Requesting VFR Flight Following?
I'm a student pilot and a little confused about something.... Who do I initially contact and request flight following from? Is it the tower at the airfield I just departed from? If there is no controlled tower, who do I contact initially and where do I look for that frequency?
- 1 decade agoFavorite Answer
It does depend on the airport you are leaving in regards to whom you request flight following from.
For instance, I operate out of a non-towered field. Upon departing and clearing the area, I switch from CTAF to the approach frequency that overlays my home base. The same is true for any non-towered field. Your AFD will have an approach/departure frequency for the Class E or Class G airspace around the airport and you are to contact that controller. You can request flight following on the ground before you take off but I have always contacted the controller in the air as I need to report my position on CTAF anyway.
If you are at a towered field (Class D, C or B) then you have two options. Request flight following from the tower controller and that controller can pass on your message to the appropiate departure controller. This works primarily at Class C and B airports as there is a closer knit communication between tower and approach at these busier fields. You can also request traffic advisories once handed off to the departure controller the same as you would leaving a non-towered field.
Your AFD is a great resource to prepare for this situation.Source(s): - Private Pilot training for Instrument Rating
- Joe DLv 41 decade ago
At an airport with an operating control tower (i.e., during operating hours), you can request FF from ground control before taxiing.
Otherwise, you'll have to wait until airborne to contact the nearest ATC facility (approach, departure, center, etc) on the appropriate sector frequency and request FF. You can find the appropriate sector freq any number of ways, including the A/FD, instrument approach plates for the airport from which you departed, on airnav.com, etc.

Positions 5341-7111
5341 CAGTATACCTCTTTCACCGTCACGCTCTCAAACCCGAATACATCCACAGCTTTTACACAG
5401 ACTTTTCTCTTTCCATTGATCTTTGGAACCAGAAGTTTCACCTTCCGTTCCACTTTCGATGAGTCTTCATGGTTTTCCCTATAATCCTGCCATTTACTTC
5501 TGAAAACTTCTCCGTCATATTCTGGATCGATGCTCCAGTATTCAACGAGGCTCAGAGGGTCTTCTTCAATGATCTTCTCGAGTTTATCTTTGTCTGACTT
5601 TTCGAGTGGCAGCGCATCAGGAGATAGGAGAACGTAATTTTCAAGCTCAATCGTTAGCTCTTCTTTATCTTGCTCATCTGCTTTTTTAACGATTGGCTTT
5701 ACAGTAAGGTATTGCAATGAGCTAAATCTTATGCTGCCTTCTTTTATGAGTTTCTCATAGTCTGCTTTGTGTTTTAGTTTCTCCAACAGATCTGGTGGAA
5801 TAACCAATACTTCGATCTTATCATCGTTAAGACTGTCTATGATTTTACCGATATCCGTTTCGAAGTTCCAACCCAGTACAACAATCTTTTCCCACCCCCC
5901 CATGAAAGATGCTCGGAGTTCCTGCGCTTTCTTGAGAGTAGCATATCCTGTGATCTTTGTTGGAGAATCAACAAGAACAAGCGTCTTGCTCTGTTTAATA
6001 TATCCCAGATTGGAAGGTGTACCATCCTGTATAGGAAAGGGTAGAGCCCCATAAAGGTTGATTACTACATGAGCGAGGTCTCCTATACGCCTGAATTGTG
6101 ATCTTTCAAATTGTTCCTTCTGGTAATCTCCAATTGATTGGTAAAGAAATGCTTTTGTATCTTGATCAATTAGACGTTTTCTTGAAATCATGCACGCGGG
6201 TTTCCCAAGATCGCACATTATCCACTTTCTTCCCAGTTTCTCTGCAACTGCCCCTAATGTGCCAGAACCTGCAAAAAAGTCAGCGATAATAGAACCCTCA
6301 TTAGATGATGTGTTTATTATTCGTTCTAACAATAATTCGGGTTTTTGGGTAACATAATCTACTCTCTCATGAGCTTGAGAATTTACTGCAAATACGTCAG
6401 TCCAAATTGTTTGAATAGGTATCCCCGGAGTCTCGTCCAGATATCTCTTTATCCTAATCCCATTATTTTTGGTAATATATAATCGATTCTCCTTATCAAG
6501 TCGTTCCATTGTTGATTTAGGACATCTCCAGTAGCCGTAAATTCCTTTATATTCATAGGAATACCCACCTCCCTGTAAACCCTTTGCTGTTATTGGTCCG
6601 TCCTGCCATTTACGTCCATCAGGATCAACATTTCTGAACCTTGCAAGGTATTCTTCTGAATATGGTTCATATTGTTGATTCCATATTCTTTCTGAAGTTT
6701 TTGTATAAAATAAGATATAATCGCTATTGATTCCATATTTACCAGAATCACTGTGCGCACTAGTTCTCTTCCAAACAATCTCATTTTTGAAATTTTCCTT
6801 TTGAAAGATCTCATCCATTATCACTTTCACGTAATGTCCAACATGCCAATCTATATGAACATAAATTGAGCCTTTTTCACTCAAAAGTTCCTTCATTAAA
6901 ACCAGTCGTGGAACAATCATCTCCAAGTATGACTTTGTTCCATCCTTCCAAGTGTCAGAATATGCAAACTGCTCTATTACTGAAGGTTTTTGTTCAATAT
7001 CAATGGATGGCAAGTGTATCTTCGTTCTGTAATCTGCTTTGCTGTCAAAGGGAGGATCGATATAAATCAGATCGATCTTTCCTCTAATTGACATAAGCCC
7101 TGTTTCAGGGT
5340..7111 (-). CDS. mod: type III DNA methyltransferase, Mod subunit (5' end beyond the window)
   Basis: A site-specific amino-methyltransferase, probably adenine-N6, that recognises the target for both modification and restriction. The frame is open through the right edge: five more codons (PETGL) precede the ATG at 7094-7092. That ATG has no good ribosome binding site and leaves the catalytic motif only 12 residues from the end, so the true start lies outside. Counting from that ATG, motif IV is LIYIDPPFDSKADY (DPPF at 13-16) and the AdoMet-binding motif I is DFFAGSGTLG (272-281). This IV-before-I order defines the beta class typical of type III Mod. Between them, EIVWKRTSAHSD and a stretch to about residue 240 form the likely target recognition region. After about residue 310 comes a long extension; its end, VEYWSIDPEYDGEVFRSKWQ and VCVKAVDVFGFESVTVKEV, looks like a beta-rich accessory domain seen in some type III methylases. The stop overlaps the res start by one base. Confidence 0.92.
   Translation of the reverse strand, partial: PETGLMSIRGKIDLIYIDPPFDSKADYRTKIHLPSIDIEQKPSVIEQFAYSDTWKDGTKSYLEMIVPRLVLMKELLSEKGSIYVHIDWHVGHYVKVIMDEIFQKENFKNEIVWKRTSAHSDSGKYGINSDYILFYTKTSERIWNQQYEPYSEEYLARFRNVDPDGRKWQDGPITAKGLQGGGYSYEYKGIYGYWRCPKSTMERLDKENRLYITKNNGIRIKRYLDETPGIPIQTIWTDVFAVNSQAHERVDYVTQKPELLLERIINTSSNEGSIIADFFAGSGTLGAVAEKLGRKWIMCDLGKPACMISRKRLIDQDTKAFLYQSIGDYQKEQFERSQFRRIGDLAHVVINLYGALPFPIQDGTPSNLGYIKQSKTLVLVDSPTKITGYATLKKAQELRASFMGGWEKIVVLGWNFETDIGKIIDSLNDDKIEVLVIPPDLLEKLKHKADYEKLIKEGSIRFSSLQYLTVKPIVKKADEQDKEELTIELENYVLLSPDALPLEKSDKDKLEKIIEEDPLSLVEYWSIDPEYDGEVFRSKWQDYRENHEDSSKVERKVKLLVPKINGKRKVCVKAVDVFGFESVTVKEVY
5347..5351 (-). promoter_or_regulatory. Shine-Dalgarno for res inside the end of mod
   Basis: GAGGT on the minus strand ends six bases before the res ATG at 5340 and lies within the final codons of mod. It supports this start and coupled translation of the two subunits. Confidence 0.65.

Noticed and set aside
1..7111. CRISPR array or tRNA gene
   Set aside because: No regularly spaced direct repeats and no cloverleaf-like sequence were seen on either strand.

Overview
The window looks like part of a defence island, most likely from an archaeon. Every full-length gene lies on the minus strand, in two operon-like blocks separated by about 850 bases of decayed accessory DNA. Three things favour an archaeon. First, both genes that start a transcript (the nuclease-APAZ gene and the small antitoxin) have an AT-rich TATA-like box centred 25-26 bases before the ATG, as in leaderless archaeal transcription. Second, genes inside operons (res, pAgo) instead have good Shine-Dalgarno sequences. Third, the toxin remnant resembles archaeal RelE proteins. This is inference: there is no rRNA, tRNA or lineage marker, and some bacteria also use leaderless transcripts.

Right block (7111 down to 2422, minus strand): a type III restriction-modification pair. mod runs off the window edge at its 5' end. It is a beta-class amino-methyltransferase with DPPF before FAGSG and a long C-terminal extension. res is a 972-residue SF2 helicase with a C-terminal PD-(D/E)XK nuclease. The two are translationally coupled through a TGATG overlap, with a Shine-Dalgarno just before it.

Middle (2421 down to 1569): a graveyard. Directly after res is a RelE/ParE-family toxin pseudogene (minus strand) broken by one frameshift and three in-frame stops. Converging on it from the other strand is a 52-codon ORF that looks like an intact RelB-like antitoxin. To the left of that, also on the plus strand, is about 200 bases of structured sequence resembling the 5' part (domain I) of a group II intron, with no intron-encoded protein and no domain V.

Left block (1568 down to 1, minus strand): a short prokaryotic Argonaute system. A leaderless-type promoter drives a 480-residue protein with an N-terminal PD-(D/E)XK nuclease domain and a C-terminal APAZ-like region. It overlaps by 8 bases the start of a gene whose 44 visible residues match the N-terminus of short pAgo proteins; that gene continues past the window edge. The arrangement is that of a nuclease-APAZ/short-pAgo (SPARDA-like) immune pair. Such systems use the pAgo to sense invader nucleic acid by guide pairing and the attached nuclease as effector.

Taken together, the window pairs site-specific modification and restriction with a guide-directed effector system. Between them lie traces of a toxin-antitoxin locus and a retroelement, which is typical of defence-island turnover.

Some regions also put out ATC sector freq maps for the region. You could contact your local FSDO and ask if your region has such a map available.
Even if you pick the wrong sector frequency for the spot you are in when you initally call up ATC, they will typically tell you the correct sector freq to contact.
Such a scenario might be:
You: "Seattle Approach, Cessna 4999X off Bremerton runway 34, climbing 1,200 for 2,500 request flight following Redmond, Oregon via Portland"
Seattle Approach (wrong freq): "Cessna 4999X, contact Seattle Center for flight following on 128.5"
EDIT: 5 thumbs down? Tell me what I wrote above that is even remotely incorrect.
- Anonymous1 decade ago
Unless the rules have changes, you'll have to make 3 stop and go landings at a towered airport, that would be a good time to ask your tower controller, that's why they are there, to serve you. Same goes for departure, enroute and approach controllers, a lot of pilots are scared to ask them anything if they are flying VFR, but remember, their job is to serve pilots in any way they can.
Also, if you're VFR they will have to deny you flight following if their workload doesn't permit them, but I've never heard anybody denied, that doesn't mean it hasn't happened.
I've asked for ball scores while VFR and they have always given them to me, especially on nights or weekends, they're as bored as you are on a long cross country, and they know you're trying to stay awake.
- MarkLv 61 decade ago
Listen to Rockwell.
Sometimes a good answer gets plenty of Thumbs down from the ignorant here.
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- MikeLv 41 decade ago
Look on your sectional it really depends on what type of airspace you are flying threw
Lets say for example you just departed a class D airport (Tower,ground) you would tune the nearest airport with a class C's approach frequency
Correct me if i am wrong guys but this is how it works for a couple airports around here
5 thumbs down? the trolls are out today
- 1 decade ago
Rather than spoon feed you the answer , I suggest you read the section(s) in the AIM Chapter 4 and in The Pilots Handbook of Aeronautical Knowledge chapter 12